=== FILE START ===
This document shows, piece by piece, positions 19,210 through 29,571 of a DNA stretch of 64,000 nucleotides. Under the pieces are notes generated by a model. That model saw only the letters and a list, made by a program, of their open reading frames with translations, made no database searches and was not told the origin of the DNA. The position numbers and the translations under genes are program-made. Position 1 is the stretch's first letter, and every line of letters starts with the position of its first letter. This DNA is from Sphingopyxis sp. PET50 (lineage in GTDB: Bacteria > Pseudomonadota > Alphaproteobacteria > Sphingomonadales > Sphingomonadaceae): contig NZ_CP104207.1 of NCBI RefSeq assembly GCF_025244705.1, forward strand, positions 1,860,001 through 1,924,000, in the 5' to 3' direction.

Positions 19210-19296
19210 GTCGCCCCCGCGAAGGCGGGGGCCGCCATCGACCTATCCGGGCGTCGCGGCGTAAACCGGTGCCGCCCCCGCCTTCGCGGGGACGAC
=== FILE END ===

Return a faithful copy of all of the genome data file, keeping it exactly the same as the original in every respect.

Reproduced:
This document shows, piece by piece, positions 19,210 through 29,571 of a DNA stretch of 64,000 nucleotides. Under the pieces are notes generated by a model. That model saw only the letters and a list, made by a program, of their open reading frames with translations, made no database searches and was not told the origin of the DNA. The position numbers and the translations under genes are program-made. Position 1 is the stretch's first letter, and every line of letters starts with the position of its first letter. This DNA is from Sphingopyxis sp. PET50 (lineage in GTDB: Bacteria > Pseudomonadota > Alphaproteobacteria > Sphingomonadales > Sphingomonadaceae): contig NZ_CP104207.1 of NCBI RefSeq assembly GCF_025244705.1, forward strand, positions 1,860,001 through 1,924,000, in the 5' to 3' direction.

Positions 19210-19296
19210 GTCGCCCCCGCGAAGGCGGGGGCCGCCATCGACCTATCCGGGCGTCGCGGCGTAAACCGGTGCCGCCCCCGCCTTCGCGGGGACGAC